At least one person was killed earlier in the morning when troops and police stormed the iconic square to break up an overnight protest demanding the trial of former regime officials.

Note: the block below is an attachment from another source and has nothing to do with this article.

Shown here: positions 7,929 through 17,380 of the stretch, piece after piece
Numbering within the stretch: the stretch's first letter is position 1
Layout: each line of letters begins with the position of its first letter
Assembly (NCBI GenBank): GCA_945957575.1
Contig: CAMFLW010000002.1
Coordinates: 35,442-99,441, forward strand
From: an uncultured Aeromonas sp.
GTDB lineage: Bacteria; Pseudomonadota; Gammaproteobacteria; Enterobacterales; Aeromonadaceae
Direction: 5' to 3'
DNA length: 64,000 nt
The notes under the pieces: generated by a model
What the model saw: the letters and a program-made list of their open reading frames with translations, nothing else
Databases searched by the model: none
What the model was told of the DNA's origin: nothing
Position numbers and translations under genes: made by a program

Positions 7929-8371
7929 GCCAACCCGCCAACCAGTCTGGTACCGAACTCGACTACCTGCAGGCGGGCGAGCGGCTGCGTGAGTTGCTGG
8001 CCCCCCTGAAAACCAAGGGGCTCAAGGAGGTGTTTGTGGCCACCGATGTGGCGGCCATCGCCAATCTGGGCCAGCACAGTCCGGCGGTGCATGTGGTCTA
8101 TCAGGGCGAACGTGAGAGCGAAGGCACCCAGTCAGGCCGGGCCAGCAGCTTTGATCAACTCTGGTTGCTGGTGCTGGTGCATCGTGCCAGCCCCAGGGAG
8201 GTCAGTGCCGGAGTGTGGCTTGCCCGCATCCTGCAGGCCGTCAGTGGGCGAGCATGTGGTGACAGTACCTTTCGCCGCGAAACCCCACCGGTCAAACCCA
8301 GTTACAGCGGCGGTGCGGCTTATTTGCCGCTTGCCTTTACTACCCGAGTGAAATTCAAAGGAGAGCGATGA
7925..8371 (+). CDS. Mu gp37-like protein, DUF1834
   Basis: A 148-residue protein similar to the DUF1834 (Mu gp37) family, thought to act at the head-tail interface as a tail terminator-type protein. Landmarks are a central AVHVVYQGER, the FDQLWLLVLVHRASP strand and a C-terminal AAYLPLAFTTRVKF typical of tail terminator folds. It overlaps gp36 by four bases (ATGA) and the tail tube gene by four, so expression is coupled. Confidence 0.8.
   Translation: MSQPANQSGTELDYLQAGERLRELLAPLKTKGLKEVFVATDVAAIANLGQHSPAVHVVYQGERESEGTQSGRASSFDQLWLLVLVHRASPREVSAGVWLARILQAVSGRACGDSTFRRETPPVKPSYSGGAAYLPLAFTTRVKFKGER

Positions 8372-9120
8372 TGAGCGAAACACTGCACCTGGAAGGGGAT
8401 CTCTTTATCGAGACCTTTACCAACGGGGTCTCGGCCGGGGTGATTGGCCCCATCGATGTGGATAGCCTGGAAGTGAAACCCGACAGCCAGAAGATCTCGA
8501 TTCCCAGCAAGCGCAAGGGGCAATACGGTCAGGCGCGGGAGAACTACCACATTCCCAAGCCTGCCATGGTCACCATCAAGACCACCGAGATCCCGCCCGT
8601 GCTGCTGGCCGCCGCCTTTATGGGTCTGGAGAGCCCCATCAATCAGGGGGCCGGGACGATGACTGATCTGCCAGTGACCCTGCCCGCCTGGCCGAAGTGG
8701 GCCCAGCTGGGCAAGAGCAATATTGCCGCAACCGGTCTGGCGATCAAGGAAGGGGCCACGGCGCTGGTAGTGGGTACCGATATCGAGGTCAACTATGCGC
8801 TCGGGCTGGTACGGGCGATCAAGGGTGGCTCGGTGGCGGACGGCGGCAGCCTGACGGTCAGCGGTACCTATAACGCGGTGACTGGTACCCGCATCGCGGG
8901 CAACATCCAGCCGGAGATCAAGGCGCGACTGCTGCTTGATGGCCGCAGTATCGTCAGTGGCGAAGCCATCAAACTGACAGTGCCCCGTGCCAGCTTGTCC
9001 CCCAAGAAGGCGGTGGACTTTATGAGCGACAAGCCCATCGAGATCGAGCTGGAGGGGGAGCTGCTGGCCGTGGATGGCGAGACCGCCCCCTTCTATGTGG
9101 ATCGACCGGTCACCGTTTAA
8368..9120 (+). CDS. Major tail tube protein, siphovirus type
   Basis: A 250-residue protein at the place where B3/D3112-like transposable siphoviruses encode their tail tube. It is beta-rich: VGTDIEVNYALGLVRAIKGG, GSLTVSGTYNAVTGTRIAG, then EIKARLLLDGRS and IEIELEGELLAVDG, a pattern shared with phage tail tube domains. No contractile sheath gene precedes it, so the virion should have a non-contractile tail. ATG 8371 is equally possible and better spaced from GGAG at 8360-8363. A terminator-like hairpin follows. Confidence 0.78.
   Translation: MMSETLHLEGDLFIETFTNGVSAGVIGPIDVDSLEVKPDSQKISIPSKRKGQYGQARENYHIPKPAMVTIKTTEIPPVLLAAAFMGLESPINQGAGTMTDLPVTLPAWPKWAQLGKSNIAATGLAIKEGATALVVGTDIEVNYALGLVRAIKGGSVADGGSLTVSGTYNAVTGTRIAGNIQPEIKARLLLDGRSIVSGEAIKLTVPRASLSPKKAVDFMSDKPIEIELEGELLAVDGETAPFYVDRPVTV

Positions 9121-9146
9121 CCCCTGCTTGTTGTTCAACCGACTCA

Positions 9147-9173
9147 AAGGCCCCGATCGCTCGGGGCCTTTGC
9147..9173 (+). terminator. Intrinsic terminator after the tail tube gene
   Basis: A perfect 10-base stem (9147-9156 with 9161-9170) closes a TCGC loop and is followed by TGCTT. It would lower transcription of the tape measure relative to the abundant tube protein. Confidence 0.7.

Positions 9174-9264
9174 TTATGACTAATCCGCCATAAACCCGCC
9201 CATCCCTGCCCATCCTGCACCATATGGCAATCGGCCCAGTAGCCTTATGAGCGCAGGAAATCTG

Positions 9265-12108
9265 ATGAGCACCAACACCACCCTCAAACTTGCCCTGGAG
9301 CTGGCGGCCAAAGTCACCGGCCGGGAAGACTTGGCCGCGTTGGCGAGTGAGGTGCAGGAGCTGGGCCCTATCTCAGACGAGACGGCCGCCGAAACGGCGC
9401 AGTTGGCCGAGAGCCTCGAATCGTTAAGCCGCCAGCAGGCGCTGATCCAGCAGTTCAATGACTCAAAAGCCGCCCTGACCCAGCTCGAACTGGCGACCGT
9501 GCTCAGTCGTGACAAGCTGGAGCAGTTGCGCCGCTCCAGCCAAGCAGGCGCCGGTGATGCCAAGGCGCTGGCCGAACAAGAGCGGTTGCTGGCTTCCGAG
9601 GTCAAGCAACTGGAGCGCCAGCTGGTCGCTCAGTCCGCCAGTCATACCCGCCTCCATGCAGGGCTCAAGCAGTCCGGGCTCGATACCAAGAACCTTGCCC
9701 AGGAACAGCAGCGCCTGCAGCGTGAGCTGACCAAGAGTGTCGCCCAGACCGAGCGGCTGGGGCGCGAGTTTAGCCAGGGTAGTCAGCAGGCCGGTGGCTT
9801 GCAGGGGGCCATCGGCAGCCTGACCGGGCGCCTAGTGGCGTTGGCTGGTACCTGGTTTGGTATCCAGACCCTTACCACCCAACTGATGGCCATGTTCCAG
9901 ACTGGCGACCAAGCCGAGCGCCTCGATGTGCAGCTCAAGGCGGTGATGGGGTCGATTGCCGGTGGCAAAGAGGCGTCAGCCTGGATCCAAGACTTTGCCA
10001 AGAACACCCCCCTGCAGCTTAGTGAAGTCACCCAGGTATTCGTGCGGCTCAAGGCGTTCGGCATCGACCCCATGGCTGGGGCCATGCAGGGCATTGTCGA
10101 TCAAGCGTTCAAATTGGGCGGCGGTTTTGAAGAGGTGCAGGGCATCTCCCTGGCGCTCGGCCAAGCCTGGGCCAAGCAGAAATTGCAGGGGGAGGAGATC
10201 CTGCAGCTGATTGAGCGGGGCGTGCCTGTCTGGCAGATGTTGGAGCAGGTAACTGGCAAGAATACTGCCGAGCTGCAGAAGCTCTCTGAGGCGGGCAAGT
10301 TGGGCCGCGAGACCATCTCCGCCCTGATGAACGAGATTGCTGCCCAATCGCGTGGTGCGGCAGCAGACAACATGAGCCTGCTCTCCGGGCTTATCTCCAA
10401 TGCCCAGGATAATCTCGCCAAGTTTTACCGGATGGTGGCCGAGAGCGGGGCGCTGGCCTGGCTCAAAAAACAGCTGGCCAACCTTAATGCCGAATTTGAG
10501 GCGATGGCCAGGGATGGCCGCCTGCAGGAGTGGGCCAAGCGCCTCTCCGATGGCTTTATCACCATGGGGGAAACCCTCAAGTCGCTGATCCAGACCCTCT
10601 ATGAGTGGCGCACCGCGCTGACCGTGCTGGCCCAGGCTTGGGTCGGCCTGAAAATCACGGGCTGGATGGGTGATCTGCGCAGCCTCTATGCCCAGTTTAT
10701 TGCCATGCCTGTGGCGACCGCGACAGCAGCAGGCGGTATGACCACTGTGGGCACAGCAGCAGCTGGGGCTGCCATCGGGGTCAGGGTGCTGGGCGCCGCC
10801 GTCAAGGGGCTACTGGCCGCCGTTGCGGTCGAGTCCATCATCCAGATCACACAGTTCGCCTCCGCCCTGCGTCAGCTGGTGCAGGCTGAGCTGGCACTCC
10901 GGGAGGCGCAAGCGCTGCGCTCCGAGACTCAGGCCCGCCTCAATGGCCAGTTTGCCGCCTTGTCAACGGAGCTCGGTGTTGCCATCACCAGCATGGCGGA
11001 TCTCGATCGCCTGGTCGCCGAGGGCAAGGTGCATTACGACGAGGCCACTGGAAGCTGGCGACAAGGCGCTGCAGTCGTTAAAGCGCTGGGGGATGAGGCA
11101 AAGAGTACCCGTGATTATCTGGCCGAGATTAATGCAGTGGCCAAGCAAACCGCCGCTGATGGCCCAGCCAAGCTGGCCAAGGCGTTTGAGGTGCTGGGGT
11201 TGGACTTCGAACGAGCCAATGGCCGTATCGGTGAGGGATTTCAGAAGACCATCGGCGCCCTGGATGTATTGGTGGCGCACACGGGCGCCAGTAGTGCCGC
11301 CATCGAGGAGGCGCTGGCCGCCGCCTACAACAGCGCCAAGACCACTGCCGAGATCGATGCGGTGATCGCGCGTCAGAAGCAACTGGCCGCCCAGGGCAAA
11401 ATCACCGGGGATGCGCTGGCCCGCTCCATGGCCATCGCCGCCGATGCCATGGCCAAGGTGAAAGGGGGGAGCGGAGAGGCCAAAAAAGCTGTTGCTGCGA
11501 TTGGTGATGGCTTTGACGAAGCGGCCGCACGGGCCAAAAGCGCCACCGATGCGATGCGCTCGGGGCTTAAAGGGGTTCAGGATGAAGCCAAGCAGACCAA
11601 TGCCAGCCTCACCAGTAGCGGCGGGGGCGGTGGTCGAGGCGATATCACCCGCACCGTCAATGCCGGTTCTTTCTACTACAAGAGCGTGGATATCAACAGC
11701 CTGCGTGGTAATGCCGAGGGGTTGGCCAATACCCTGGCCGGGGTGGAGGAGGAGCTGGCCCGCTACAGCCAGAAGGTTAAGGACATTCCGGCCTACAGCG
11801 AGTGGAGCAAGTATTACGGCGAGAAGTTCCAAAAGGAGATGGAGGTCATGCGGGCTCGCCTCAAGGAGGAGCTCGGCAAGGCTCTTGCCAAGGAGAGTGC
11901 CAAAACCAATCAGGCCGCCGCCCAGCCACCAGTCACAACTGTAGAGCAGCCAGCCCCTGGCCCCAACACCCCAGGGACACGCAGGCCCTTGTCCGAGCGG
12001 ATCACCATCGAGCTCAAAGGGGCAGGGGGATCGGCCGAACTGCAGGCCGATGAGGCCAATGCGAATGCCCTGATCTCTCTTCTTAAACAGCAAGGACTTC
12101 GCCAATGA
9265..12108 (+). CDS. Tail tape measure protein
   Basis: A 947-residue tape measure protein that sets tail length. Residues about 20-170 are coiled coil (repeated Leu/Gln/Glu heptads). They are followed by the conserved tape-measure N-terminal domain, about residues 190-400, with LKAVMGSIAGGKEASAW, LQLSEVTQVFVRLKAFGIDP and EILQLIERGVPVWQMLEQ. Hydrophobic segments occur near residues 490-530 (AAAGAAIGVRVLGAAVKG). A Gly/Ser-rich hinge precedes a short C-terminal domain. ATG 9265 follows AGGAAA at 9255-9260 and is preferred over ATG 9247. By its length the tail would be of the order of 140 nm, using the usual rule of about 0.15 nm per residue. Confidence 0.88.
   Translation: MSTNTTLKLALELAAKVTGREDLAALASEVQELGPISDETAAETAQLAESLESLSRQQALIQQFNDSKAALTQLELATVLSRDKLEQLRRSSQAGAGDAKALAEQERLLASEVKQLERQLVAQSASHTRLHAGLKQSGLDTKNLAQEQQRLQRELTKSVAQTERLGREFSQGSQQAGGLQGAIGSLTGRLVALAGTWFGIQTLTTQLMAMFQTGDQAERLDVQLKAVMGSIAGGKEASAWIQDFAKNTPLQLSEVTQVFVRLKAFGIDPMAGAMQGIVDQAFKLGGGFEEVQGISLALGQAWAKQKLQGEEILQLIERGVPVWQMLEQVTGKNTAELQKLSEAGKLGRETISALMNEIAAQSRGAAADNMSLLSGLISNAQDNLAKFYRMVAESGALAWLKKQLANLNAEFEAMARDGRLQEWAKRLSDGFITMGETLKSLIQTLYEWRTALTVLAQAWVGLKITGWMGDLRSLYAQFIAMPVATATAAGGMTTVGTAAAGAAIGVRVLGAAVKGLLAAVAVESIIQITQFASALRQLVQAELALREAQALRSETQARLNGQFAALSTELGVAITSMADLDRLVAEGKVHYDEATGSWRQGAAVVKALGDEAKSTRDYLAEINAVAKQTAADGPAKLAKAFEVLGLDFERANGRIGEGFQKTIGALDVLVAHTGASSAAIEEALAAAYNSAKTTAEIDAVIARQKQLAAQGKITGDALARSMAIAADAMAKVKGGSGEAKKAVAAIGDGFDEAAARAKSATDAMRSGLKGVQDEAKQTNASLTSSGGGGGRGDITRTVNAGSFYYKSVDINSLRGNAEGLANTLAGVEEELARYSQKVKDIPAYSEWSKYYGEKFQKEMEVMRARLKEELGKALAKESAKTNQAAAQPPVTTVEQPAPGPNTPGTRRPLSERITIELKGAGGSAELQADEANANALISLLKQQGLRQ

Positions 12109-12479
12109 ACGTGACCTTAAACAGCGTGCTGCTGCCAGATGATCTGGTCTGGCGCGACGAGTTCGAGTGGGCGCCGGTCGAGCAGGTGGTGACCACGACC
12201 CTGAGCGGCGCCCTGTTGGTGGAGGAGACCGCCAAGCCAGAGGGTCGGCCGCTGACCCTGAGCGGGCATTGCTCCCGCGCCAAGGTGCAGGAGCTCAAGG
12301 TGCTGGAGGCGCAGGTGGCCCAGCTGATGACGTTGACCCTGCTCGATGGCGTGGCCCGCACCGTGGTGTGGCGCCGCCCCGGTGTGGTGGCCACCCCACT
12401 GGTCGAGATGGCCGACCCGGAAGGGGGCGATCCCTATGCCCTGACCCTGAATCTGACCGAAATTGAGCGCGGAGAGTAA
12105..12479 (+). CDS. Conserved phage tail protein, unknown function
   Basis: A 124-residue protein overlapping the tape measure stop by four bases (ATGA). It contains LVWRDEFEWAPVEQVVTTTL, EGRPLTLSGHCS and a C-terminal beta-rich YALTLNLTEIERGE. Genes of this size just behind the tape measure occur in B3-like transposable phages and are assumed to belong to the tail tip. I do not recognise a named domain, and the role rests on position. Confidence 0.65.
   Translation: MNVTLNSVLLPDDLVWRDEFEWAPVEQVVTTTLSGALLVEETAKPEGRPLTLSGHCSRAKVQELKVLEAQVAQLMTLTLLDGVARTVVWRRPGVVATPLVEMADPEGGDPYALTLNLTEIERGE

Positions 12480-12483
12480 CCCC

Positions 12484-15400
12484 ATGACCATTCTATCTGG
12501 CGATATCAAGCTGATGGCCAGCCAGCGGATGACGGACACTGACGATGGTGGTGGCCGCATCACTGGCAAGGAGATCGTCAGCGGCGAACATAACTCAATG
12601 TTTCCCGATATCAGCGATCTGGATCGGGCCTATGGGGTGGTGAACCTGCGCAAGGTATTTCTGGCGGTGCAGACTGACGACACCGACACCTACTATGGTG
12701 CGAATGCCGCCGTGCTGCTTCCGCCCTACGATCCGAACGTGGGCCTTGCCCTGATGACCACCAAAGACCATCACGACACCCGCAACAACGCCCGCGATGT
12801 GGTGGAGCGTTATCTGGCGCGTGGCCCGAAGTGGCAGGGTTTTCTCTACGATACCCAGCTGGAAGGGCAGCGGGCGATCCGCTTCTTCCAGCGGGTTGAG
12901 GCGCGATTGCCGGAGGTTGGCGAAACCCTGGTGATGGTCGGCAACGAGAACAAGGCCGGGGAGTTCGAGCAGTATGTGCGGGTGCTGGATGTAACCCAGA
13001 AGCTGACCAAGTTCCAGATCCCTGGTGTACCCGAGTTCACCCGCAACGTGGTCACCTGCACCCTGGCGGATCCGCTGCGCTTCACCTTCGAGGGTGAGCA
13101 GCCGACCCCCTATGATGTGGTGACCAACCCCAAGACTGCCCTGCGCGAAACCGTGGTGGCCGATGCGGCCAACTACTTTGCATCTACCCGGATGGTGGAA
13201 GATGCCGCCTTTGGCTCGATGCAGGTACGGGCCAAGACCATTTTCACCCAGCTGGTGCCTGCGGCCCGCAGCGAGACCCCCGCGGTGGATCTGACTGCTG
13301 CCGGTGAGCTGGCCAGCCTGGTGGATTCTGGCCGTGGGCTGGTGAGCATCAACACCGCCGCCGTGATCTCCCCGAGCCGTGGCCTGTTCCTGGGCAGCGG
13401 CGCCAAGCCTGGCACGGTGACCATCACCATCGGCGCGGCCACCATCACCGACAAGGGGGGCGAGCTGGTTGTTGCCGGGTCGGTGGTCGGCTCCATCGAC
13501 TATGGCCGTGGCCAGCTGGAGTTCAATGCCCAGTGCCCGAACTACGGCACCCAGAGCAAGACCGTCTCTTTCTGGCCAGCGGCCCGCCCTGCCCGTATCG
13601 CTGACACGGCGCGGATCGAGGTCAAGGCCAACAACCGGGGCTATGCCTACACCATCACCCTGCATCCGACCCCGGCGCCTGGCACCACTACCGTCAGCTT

The health ministry said one person died, a figure later echoed by the army, and 71 people were hurt – some from bullet wounds and others suffering breathing difficulties or having been struck during clashes. Medics said two people were killed and 18 people wounded. The fatality was the first in the square since it became the focal point for 18 days of protests that triggered president Hosni Mubarak’s resignation on February 11. The army denied it was responsible for the fatality, saying no deaths were discovered when it cleared the square to enforce a pre-dawn three hour curfew. Instead, four soldiers and nine protesters were wounded, said a military spokesman who vowed to clear the square of protesters who defied the curfew. “Those who remain in the square will be dispersed,” General Ismail Etman told reporters. The warning was ignored by protesters in Tahrir, who chanted against the military. “I’m not scared, I’m sad it came to this, but what right does the army have to attack us,” said one protester, Mohammed Abdel Al, as he prepared to take a nap on the square. Etman defended the military’s actions the night before. “We did not use force; we did not beat anyone,” he said. Any protesters hurt had been hit with stones thrown by others, he added. For his part, General Adel Umara said that after the army cleared and left the square in the morning, a large number of “protesters came … to Tahrir with two automatic weapons and Molotov cocktails, and they attacked three military vehicles.” He did not explain why the vehicles were left behind. “There was a death reported, unfortunately. An initial autopsy shows it was a bullet in the mouth,” the general said. He did not identify the fatality. Tens of thousands gather On Friday, tens of thousands had massed in the square calling for Mubarak and his cronies to be tried for corruption and criticising the military rulers for stalling on reforms in what was dubbed the “Day of Trial and Cleansing”. Some were also demanding that 75-year-old Field Marshall Hussein Tantawi, Mubarak’s defence minister for two decades and the man who replaced him, also step down. Several hundred camped out in the square overnight, and witnesses said soldiers, backed by riot police, fired live rounds, mostly into the air, and beat protesters. Earlier, the interim military government said “elements from the interior ministry”, backed by civilians, had cleared “outlaws” from the square, in a statement carried by the official MENA news agency. A statement on the military’s Facebook page blamed remnants of the formerly ruling National Democratic Party for the demonstration, and said it had ordered the arrest of four party members it accused of “thuggery” during the sit-in. Cairo under curfew Cairo remains under a 2am to 5am curfew. An officer said “we did not fire live bullets”, adding that an inquiry was underway. Earlier, an official said the army had used only blanks. Those claims were repeated by General Umara. Seven army officers had defied a warning from the ruling military council and joined the protesters on Friday, calling for a “purification” of the army. “Our demands are your demands. We want a civilian government. We want to try corrupt people,” one officer said to loud cheers. At midnight on Friday, the officers gathered in a tent surrounded by more than a dozen protesters who wanted to guard them against arrest. General Etman said 42 people had been arrested, including the officers. Army withdraws The army withdrew from the square in the morning, prompting the swift return of at least 200 protesters. By the afternoon that figure had swelled to around a thousand. A military bus was still in flames, and stones and bullet casings littered the ground from the overnight violence. The protesters were calling for Tantawi’s overthrow and said they would remain in the square until he quit. The demonstrators cordoned off entrances to the square with barbed wire abandoned by military police. The mood was tense and decidedly anti-military. Some protesters surrounded a man who objected to their presence, pummelling him with punches and kicks before other demonstrators intervened. “I’ve come to Tahrir Square because we are witnessing a counter-revolution,” student Malik Asam told AFP. Another student, Anas Mohammed, said: “I had expected to see the other face of the military, but if they carry on as they are, they will see the other face of the people.” That was an apparent reference to the army’s stance during the anti-Mubarak protests, when it said the demonstrators’ demands were just and protected them from anti-regime elements who tried to drive them out of the square. Mubarak banned Mubarak, his wife Suzanne and their two sons Alaa and Gamal and their wives have already been banned from travel and had their assets frozen. Several former ministers and members of Mubarak’s National Democratic Party are being investigated as part of a sweeping probe, but pro-democracy activists say key figures still need to be brought to justice. On Thursday, Mubarak’s chief of staff Zakariah Azmi was detained for 15 days on suspicion of illegally acquiring his wealth. The army has promised legislative and presidential elections before the end of the year and a return to civilian rule, but many Egyptians are concerned that key elements of the old regime are still firmly entrenched.